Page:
For two years, senior Pentagon leaders have repeatedly told Congress that piling on another $500 billion in automatic, inflexible cuts over the next decade — on top of $487 million in cuts already made to the 10-year plan — would devastate military capabilities.
For the same two years, lawmakers have balked at allowing the Pentagon flexibility to make cuts more thoughtfully. Pentagon leaders are exaggerating, some insisted; others demanded more details.
Now the details are in.
Defense Secretary Chuck Hagel detailed last week the results of his Strategic Choices and Management Review: The Defense Department can either accept a far smaller force equipped with more modern weapons that won’t be able to take on as many missions, or a larger force that relies on existing equipment, much of which is nearing the end of its usefulness.
It cannot have both.
Either way, Hagel said, America’s military will be smaller by tens of thousands of troops, and their pay and benefits, which have grown considerably over the past decade-plus of war, will have to be reduced.
The review calls for capping future pay raises below civilian wage growth, having service members start to pay part of their off-base housing costs and limiting military health care for working-age retirees under 65.
And even then, near-term savings total only about $15 billion out of the $50 billion DoD needs to save annually, because personnel cuts and compensation reforms won’t deliver significant savings until a number of years down the road.
That means the balance will come out of near-term readiness, acquisition, and research and development.
It’s not that more cannot be cut from defense over the long term, Hagel said; it’s that without near-term flexibility and time to plan, most of the budget is already locked up and committed.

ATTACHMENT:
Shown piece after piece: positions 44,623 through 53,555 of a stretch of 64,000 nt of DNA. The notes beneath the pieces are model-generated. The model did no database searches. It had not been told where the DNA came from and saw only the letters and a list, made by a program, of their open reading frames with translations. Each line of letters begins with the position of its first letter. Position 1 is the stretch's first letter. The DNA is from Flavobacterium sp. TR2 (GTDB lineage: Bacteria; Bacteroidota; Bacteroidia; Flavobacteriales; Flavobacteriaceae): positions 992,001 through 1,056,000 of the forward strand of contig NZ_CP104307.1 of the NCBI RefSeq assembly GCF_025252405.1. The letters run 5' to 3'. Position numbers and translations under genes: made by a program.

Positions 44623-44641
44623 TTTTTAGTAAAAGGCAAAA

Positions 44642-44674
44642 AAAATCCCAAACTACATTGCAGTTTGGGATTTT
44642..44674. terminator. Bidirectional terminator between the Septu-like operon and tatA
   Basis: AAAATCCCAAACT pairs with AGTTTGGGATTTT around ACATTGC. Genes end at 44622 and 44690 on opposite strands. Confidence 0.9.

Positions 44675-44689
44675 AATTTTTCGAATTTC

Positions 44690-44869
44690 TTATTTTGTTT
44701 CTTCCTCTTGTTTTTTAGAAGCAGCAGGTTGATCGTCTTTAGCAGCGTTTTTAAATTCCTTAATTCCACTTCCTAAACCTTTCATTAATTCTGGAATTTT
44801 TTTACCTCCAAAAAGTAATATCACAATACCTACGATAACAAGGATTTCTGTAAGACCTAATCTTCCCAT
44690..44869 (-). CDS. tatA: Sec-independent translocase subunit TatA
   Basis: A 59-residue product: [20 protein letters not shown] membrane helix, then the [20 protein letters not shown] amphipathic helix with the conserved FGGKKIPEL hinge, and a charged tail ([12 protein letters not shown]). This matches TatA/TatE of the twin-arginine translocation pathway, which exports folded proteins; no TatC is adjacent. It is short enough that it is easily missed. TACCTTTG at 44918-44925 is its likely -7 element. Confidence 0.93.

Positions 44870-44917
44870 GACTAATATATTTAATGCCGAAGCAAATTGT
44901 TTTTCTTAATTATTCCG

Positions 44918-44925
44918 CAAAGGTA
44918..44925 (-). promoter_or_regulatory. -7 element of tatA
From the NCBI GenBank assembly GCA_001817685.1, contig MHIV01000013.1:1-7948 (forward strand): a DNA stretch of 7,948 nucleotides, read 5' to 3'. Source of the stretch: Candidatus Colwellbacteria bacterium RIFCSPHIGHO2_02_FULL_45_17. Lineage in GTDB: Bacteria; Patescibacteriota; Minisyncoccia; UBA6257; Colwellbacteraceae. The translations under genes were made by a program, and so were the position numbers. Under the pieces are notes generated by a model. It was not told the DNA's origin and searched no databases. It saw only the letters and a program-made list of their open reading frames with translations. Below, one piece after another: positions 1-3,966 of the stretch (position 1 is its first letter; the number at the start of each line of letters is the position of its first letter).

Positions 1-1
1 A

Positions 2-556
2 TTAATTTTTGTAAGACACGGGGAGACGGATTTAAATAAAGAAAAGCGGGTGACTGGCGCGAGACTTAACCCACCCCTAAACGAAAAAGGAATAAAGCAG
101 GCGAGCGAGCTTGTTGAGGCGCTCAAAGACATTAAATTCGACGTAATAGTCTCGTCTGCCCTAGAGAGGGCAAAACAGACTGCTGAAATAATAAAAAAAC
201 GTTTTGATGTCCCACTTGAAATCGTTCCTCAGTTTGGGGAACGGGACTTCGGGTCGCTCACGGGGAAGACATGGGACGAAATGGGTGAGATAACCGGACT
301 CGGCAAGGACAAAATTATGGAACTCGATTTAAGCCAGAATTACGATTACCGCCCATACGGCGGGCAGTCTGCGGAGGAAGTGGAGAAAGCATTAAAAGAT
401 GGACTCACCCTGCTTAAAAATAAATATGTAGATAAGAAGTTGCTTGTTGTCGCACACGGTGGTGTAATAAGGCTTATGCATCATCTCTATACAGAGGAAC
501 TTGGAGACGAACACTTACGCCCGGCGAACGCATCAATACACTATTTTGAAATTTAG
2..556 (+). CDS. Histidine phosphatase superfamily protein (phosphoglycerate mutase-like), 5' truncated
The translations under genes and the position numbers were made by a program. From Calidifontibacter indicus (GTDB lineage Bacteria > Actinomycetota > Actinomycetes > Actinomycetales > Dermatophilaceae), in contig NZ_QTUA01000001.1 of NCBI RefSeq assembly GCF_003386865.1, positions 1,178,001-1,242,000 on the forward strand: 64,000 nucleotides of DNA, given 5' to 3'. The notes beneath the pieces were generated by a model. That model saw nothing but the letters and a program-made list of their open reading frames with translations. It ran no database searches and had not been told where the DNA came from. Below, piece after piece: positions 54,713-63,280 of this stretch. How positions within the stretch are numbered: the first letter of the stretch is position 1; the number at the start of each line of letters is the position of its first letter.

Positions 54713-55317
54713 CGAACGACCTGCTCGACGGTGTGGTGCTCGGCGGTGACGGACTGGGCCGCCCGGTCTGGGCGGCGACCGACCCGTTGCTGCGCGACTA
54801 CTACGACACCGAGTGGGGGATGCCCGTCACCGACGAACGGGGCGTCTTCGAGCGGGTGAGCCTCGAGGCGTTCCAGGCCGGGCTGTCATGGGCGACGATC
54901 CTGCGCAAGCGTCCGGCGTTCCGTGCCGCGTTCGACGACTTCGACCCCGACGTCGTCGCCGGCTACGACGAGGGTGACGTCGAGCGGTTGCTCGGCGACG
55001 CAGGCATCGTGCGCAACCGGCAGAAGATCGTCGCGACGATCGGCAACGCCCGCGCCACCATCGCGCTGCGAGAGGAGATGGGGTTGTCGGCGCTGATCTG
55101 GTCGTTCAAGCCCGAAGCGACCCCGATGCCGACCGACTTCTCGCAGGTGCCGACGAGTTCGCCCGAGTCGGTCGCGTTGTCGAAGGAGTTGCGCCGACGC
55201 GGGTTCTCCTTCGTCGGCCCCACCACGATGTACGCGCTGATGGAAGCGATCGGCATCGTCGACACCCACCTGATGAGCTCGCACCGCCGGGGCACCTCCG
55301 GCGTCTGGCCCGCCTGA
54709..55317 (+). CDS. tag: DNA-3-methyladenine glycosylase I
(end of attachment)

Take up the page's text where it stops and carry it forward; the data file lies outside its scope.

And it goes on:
Congress, which abdicated its basic responsibility to prioritize tough spending decisions in favor of the mindlessness of sequestration, wants to have it both ways. Lawmakers demand heavy cuts, but when details emerge, they inevitably object.
It’s been this way for years. DoD wants to close more bases; Congress says no. DoD wants to raise Tricare fees; Congress says no. DoD wants to retire some older aircraft that it no longer wants or needs; Congress says no. DoD furloughs civilians; Congress introduces legislation barring further furloughs — even though doing so will likely result in layoffs.
It’s as if DoD is being asked to bear the heavy yoke of sequestration with both hands tied behind its back and its legs in ankle irons.
Hagel has met the challenge head on, sensibly reviewing the options and sharing the results in brutal, unsparing detail.
As he put it in announcing the broad outlines of his review: “A sequester-level scenario would compel us to consider these changes because there would be no realistic alternative that did not pose unacceptable risk to national security.”
Now it’s up to Congress to face facts and either undo sequestration with a broad budget deal or provide Hagel with the flexibility to draw down the world’s finest, battle-seasoned military with a balanced approach to people, training and equipment.
Mindlessly cutting all three will hollow our military, put our industrial base at risk, jeopardize lives and undermine U.S. credibility abroad.
Those are options America cannot afford.